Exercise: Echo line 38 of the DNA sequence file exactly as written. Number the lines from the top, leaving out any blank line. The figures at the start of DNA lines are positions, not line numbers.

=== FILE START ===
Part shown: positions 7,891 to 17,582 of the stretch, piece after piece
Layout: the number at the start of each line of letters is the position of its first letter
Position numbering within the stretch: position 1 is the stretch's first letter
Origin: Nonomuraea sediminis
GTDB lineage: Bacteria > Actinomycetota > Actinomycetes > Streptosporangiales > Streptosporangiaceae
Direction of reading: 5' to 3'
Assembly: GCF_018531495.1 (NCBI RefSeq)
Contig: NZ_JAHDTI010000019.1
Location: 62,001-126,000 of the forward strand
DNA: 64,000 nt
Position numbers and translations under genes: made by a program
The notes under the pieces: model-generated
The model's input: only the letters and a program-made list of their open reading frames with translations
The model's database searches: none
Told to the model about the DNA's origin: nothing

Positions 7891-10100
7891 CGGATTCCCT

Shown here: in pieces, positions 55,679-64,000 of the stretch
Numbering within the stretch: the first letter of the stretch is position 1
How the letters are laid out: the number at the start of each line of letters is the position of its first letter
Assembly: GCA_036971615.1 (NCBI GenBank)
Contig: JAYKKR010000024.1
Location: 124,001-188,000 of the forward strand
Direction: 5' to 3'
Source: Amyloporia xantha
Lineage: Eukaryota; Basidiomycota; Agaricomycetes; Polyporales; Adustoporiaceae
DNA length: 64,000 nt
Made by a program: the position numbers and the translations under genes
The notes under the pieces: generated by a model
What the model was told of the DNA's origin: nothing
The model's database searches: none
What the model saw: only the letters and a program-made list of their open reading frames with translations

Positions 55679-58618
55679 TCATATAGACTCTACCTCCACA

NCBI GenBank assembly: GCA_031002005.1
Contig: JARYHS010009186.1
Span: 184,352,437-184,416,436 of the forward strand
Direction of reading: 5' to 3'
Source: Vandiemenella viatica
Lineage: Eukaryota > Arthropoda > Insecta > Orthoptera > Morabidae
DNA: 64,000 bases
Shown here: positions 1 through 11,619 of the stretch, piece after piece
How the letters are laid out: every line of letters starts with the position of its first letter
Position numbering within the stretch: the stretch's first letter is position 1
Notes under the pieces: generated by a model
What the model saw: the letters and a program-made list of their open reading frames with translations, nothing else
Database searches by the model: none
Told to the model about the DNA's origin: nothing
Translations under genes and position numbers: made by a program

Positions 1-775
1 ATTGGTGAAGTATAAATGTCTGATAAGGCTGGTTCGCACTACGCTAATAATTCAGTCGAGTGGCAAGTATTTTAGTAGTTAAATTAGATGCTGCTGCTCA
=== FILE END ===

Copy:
Direction of reading: 5' to 3'